Located in the center of Connecticut’s largest historic district, the Webb-Deane-Stevens Museum provides the quintessential New England experience. Visitors are immersed in life of the mid-18th and early-19th centuries during informative and entertaining one-hour tours. We also host a number of annual events to entertain, educate and enlighten visitors.
First opened in 1919, the Museum is owned and operated by The National Society of The Colonial Dames of America in The State of Connecticut and is accredited by the American Association of Museums.

Tour four remarkable 18th-century houses

Joseph Webb House

The 1752 Joseph Webb House is where George Washington and French General Rochambeau met in May 1781 to plan the campaign which led several months later to the final battle of the Revolutionary War and the defeat of the British in Yorktown, Virginia. The Webb House was later owned by photographer and antiquarian Wallace Nutting. Read more.

Silas Deane House

Silas Deane House

The Silas Deane House, circa 1770, was built for America’s Revolutionary War diplomat to France as both his residence and as a power base for his political aspirations. The Deane House features an excellent collection of mid-to-late 18th century furniture made in Connecticut. The kitchen and second floor chamber in the rear interpret the life of slaves in this period. Read more.

Isaac Stevens House

Isaac Stevens House

The Isaac Stevens House depicts the life of a middle class family in the 1820s and 30s, with many original family possessions and a fascinating period toy exhibit. The interiors have recently been reinterpreted with the installation of reproduction block-printed wallpapers, which had become affordable and were very popular in middle class households at the time. Read more.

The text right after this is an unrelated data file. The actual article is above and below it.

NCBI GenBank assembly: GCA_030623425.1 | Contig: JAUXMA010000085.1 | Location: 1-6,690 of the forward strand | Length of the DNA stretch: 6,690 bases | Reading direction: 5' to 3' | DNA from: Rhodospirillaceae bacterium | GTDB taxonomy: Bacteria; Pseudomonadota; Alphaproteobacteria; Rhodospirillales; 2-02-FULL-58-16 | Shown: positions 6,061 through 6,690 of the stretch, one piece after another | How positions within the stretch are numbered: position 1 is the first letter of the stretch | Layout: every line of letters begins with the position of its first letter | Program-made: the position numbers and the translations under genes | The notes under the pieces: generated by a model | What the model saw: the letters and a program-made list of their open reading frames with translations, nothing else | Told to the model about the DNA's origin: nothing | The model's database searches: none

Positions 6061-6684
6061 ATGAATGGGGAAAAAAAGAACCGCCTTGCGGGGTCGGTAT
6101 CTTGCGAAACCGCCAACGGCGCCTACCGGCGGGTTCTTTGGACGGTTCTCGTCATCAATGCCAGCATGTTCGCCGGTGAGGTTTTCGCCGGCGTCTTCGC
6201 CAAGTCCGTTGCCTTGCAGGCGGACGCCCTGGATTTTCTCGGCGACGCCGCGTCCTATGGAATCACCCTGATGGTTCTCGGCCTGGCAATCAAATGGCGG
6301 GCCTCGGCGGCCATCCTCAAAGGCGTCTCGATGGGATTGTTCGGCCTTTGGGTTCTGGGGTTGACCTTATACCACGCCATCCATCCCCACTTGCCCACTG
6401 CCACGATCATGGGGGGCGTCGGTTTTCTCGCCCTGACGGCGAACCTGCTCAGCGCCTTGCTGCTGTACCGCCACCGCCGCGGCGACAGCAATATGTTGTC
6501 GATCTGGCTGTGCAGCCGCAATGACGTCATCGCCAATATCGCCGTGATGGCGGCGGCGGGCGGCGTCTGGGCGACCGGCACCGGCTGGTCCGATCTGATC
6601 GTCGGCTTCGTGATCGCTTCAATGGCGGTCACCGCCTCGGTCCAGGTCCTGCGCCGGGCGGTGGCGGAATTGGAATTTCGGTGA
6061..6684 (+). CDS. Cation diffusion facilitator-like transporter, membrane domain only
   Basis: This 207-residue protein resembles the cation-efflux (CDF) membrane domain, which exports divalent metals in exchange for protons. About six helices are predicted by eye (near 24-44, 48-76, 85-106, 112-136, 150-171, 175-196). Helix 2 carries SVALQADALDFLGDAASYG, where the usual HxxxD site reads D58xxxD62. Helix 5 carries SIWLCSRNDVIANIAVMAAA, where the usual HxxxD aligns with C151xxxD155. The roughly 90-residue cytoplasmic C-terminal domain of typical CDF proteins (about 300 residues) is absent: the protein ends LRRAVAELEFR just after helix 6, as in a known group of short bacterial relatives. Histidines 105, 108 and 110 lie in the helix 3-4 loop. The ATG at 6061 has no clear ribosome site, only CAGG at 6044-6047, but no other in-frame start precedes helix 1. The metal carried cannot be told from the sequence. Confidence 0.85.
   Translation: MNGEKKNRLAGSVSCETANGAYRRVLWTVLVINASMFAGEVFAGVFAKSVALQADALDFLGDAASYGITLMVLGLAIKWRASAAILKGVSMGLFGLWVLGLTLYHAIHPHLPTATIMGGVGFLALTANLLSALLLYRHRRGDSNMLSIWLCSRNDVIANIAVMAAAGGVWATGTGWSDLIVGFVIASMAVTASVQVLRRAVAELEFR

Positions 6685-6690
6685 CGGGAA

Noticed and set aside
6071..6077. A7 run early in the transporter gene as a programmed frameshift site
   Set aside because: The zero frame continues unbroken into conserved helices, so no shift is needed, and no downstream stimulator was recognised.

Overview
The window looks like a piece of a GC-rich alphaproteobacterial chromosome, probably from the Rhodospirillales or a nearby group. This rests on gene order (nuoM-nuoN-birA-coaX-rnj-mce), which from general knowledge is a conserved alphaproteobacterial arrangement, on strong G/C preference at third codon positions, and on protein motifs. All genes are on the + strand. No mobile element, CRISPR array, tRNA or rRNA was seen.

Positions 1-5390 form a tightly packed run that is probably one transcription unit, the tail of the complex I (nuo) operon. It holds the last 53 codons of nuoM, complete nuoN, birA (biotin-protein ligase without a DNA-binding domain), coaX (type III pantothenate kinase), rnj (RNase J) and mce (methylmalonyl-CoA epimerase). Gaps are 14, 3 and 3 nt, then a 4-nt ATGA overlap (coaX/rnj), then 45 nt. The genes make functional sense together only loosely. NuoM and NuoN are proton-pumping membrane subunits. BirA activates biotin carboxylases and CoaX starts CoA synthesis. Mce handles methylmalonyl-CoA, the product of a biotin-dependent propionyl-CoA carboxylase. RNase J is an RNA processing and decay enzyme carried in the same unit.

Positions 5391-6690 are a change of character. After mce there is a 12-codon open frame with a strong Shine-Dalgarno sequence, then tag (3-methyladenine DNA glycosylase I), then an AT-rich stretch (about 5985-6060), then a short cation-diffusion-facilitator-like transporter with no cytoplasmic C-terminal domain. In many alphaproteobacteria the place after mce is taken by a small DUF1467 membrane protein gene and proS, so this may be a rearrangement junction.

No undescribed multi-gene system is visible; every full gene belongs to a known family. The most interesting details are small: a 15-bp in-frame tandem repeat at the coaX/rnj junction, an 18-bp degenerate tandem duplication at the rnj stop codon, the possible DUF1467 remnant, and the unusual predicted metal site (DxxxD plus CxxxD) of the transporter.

Buttolph Williams House

Buttolph-Williams House

Within easy walking distance is the Buttolph-Williams House. Owned by Connecticut Landmarks and managed by the Museum, it captures the spirit of Puritan life in New England in the 17th century and is the setting for the Newberry Award-Winning novel The Witch of Blackbird Pond (1958) by Elizabeth George Speare. Read more.


News And Events

Colonial CT Food & Drink to be Deconstructed at WDS

Early Nutmeggers quaffed and consumed some strange substances, from rattle-skull (rum, dark beer, lime, brandy and sherry) to hasty pudding, (barely digestible during those early years). Authors Eric D. Lehman and Amy Nawrocki will delight attendees with surprising, and sometimes amusing, tales of what our forebears managed to ingest in a presentation based on their […] Details.

General Washington to Return to Webb House After 238 Years

He was a magnificent dancer, the most graceful figure seen on horseback (according to Thomas Jefferson), an astute politician, and he had a terrific throwing arm. Abigail Adams was very impressed with him. So, when John Koopman III steps forward as General George Washington at the Webb-Deane-Stevens Museum (WDS) he’ll have to fill some very […] Details.

Battlefield Archaeology & Wethersfield in the Pequot War

Kevin McBride, associate professor of anthropology at the University of Connecticut, says the Pequot attack on Wethersfield, Connecticut, in 1637, was the most significant event of the Pequot War and led to Connecticut’s declaration of war against the Pequot tribe a week later. McBride will explore the implications of the attack and its connection to […] Details.